Copyright Alert System Pushed Back (Again) to Early 2013

The Center for Copyright Information (CCI) said on Wednesday that the Copyright Alert System has been delayed. This is due to "unexpected factors" largely stemming from Superstorm Sandy which has "seriously" affected the final testing schedules. Participating ISPs such as AT&T, Verizon and Time Warner are now expected to send out alerts in the early part of 2013 rather than by the end of the year.

"Our goal has always been to implement the program in a manner that educates consumers about copyright and peer-to-peer networks, encourages the use of legal alternatives, safeguards customer privacy, and provides an easy-to-use independent review program for consumers to challenge alerts they believe they’ve received in error," the CCI said.

Just recently Verizon said that as part of the new alert system, it plans to throttle the internet connection of customers who refuse to stop downloading pirated content. This will follow two emailed alerts to the alleged pirate, warning that their actions are illegal, and up to six acknowledge alerts which requires the customer to read and confirm. The throttling itself will only last two or three days.

"These mitigation measures will vary by ISP and range from requiring the subscriber to review educational materials, to a temporary slow-down of Internet access speed," the CCI stated. "However, termination of a consumer’s Internet service is not a part of any ISP’s Copyright Alert System program. Contrary to many erroneous reports, this is not a 'six-strikes-and-you’re-out' system that would result in termination.  There's no 'strikeout' in this program."

Currently Verizon faces a lawsuit from three adult film studios for protecting its customers' rights to privacy. The three studios allege that the Big Red's refusal to hand over personal details via court-ordered subpoenas is not only an act of "bad faith", but seemingly a move to protect profits generated from BitTorrent infringements.

Verizon has chosen not to comply with court-ordered subpoenas because they seek "information that is protected from disclosure by third parties’ rights of privacy and protections guaranteed by the first amendment." Verizon is also reportedly protecting its customers from possible harassment by John Doe witch hunters.

The Copyright Alert System, which Verizon is a part of, was delayed once before, as the system was originally slated for a July 2012 release. "The dates mentioned in the Memorandum of Understanding (MOU) are not hard deadlines but were intended to keep us on track to have the Copyright Alert System up and running as quickly as possible and in the most consumer friendly manner possible," a CCI spokesperson said.

"We need to be sure that all of our I's are dotted and T's crossed before any company begins sending alerts, and we know that those who are following our progress will agree," the CCI added on Wednesday.


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  • lets just keep delaying it forever.
  • Other Comments
  • lets just keep delaying it forever.
  • This leaves me with mixed feelings. On one point, if you are doing something illegal, getitng a warning about it i belive is a great thing. For example, in some countries downloading pirated material is legal, yet submiting that material is illegal.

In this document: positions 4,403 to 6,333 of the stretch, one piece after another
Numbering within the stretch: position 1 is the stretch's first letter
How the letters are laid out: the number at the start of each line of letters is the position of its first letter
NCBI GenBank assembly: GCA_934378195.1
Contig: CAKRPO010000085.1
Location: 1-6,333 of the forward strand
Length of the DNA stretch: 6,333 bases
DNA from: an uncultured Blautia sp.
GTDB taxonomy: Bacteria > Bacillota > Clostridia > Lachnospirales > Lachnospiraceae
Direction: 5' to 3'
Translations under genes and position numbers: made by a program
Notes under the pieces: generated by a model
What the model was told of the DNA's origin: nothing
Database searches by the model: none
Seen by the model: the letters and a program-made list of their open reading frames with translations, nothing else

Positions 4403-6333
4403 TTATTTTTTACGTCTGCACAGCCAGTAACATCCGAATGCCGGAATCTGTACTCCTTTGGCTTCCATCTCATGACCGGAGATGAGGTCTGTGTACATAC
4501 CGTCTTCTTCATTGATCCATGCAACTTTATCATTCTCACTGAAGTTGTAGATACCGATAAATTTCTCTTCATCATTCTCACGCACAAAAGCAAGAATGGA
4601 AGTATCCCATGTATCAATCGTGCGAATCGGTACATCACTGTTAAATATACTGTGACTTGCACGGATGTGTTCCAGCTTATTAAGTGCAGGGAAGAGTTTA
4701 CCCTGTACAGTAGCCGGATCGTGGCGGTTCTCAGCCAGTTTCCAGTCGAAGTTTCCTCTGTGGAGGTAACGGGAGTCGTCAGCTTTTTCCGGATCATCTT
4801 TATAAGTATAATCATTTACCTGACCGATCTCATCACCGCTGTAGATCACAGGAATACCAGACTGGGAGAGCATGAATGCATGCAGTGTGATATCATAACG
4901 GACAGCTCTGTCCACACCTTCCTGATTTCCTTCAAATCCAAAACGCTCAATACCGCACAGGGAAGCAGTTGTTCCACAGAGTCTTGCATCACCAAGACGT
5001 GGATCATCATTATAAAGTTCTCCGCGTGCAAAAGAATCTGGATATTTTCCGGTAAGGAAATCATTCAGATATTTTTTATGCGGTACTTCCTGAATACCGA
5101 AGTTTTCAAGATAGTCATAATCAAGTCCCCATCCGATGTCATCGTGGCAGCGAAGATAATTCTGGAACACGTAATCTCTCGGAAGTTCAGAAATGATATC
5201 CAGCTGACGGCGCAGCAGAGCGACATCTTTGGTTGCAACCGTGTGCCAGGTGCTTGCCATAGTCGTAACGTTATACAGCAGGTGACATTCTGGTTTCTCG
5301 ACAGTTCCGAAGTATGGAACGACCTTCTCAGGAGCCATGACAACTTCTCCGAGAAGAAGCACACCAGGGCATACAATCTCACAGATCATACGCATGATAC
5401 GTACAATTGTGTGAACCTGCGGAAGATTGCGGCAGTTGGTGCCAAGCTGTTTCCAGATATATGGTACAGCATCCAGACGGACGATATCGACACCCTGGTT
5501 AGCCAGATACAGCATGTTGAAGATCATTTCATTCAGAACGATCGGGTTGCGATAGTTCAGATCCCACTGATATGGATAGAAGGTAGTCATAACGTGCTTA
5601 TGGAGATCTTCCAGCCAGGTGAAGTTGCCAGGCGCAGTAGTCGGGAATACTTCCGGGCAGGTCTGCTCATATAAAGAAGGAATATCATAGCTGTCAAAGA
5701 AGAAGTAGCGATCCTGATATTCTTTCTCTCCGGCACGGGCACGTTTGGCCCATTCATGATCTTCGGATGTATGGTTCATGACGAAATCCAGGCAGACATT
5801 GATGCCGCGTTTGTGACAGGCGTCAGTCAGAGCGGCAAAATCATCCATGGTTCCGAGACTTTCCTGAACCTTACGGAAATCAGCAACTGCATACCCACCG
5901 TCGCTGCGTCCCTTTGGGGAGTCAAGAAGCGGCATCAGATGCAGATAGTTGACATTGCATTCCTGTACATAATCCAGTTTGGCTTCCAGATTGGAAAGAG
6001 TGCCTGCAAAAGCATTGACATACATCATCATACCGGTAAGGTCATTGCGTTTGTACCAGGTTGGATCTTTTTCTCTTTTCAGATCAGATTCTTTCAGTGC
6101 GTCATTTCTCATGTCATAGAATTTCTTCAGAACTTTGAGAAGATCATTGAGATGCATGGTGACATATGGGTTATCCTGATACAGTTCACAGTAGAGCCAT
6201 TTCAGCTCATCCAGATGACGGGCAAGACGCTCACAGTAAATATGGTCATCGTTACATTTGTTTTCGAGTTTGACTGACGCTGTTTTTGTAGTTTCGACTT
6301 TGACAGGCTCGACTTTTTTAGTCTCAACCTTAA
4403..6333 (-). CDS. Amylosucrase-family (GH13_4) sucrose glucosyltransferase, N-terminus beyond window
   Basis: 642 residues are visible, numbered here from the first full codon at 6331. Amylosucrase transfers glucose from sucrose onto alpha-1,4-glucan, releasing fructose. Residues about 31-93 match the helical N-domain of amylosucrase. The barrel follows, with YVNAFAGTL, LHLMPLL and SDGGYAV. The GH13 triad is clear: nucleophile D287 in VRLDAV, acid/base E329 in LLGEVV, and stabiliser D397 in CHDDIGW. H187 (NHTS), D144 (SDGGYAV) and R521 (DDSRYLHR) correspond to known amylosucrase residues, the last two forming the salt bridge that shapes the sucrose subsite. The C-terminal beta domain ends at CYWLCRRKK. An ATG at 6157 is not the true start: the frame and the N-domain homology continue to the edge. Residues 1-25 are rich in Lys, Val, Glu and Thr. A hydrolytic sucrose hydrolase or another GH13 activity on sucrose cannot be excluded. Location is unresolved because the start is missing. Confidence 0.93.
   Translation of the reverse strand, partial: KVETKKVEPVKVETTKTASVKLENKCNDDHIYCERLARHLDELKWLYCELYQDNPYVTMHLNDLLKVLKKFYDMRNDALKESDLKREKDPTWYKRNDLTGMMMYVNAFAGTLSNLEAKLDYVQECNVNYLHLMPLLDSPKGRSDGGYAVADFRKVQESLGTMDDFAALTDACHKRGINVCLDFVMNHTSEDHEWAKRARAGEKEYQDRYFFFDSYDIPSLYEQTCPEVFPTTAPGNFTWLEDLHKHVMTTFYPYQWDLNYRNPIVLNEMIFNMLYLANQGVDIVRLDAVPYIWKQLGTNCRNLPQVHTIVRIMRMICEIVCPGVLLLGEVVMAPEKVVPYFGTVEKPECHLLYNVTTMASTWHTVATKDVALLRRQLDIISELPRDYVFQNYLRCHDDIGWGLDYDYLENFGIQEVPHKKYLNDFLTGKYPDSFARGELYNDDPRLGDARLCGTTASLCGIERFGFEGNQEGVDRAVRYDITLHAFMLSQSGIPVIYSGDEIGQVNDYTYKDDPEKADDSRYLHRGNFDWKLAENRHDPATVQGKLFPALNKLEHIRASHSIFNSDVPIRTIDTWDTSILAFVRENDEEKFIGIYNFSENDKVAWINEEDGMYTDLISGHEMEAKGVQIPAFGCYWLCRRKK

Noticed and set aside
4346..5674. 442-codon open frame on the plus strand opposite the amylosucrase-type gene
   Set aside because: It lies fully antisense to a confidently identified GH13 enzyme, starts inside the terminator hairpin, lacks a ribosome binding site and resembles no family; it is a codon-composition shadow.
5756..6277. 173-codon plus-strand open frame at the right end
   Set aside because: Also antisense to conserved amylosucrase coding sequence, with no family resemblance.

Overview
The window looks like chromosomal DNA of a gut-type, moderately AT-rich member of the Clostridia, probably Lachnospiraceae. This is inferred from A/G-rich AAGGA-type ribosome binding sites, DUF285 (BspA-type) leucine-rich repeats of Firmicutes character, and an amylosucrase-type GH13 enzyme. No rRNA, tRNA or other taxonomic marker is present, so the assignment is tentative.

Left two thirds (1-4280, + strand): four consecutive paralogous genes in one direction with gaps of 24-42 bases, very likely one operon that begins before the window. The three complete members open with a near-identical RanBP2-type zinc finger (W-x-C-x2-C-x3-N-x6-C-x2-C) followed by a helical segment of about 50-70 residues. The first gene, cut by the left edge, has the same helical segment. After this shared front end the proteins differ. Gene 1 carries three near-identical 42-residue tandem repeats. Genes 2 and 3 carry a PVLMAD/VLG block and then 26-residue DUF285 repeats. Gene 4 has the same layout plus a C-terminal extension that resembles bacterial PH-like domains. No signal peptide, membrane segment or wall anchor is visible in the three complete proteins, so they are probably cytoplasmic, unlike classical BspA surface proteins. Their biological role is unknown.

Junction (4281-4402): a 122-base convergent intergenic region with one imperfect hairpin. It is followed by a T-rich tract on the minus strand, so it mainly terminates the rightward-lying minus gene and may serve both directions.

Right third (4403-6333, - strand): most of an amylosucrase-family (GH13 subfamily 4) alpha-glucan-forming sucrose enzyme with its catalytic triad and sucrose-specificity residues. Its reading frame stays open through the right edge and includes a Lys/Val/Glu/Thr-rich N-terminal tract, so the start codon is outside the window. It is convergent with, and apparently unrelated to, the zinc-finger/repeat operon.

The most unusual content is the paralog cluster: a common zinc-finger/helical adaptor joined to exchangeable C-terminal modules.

However, if that law should one day change, beeing warned about it seems a great idea to me.

    Now dont get me wrong, i dont agree with piracy, but the prices that you see sometimes in stores is flat out crazy.
    For example, i like to buy the music i like when the price drop a bit.
    Most people that are against piracy belive that pirates create losses in the industry, as they are not buying the music, and they assume they would if piracy was impossible.

    However i find this only to be partially true, as i live in Poland now, where i never downloaded anything, and instead of buying or looking for pirate sources, i listen to records i do from the radio.

    As a final note, I wonder if groups like annonymus are going to get into this debate as well, since most of the hackers i ever met in person, actually always told me that if i like something, i should pay for it.
  • Cats_Pawsince most of the hackers i ever met in person, actually always told me that if i like something, i should pay for it.

    In general that is the main mentality in some of the smaller communities I gather. Example in the anime community from what I gather the unspoken rule is you can "pirate" the content for now but if you like it please buy it when it is released in your region. This seems to apply to some of the other communities as well.

    My biggest gripe is when it comes to movies, pirates seem to get a better quality experience than paying customers. If you buy a DVD you are generally forced to watch commercials, sometimes they get rid of the abillity to skip all of them or if I remember correctly you fast forward and it stops and plays when that 1 commercial is over but will play the next one so it's since and repeat. Menu/Titles button are disabled till commercials are over before you get to the menu, etc. Where as if you pirate it you can typically just get the movie and nothing else with no loss in audio/video quality and with or without subtitles if you look for it and none of the annoyances.

    So for me I definately see why people pirate considering all the annoyances that go with going the legit route for DVDs. But in general the concept of paying for the content is good, I just wish DVD's weren't so annoying. (For the record, I go a different route and use Amazon Prime/Netflix instead of putting up with that BS or trying to pirate)